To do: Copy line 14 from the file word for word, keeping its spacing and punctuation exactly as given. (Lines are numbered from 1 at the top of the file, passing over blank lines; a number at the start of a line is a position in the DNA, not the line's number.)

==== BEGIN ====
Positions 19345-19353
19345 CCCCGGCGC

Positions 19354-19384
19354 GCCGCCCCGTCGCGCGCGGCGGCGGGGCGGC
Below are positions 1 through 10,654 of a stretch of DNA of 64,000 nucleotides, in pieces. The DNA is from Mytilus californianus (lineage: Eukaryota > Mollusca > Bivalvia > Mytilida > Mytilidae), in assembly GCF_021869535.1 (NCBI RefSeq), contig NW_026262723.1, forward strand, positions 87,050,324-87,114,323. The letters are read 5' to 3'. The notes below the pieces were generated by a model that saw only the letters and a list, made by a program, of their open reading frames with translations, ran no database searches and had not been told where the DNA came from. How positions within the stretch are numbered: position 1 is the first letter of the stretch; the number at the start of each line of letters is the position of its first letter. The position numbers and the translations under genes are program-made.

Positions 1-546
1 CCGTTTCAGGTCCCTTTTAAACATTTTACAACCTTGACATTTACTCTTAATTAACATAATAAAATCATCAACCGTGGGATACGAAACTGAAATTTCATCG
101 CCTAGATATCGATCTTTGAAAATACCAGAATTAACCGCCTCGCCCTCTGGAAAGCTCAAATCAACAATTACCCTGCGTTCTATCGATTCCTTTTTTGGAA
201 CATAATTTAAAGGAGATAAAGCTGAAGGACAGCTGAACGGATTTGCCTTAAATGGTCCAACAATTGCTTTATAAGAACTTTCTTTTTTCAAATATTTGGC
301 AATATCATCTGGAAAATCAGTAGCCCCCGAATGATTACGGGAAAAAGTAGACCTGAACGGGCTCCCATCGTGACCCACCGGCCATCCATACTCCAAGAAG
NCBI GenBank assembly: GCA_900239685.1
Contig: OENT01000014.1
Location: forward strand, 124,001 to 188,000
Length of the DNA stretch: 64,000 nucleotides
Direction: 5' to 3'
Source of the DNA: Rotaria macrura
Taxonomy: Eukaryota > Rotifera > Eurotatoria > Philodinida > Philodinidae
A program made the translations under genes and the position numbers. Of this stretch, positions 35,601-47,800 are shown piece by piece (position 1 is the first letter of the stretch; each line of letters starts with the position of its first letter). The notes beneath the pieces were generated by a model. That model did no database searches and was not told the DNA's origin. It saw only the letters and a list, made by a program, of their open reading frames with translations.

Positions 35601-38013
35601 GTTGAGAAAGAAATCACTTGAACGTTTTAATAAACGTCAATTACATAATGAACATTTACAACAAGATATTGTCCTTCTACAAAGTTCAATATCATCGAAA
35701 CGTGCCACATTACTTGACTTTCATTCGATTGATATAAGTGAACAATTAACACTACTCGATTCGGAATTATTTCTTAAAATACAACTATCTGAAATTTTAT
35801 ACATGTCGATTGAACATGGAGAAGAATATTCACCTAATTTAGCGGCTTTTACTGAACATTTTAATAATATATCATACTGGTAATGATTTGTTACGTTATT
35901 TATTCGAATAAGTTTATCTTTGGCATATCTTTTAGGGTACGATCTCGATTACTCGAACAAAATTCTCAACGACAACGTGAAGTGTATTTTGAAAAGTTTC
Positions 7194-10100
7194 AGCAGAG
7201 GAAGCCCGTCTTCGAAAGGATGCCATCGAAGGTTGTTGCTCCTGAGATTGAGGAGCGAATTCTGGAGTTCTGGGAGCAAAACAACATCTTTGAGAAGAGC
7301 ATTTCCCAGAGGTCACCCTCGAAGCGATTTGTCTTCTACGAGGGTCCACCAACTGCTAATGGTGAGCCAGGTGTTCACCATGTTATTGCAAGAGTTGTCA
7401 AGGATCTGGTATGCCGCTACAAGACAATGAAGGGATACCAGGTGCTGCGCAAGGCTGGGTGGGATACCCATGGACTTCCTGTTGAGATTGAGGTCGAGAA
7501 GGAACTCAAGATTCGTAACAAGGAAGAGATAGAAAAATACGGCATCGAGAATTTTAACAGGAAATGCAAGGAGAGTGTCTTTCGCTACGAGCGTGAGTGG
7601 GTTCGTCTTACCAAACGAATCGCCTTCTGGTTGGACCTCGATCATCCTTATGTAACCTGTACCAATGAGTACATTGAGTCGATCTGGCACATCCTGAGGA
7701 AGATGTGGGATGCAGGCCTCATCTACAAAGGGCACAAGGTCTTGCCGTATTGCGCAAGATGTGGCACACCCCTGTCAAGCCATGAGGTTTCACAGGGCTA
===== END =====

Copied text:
Length of the DNA stretch: 64,000 nucleotides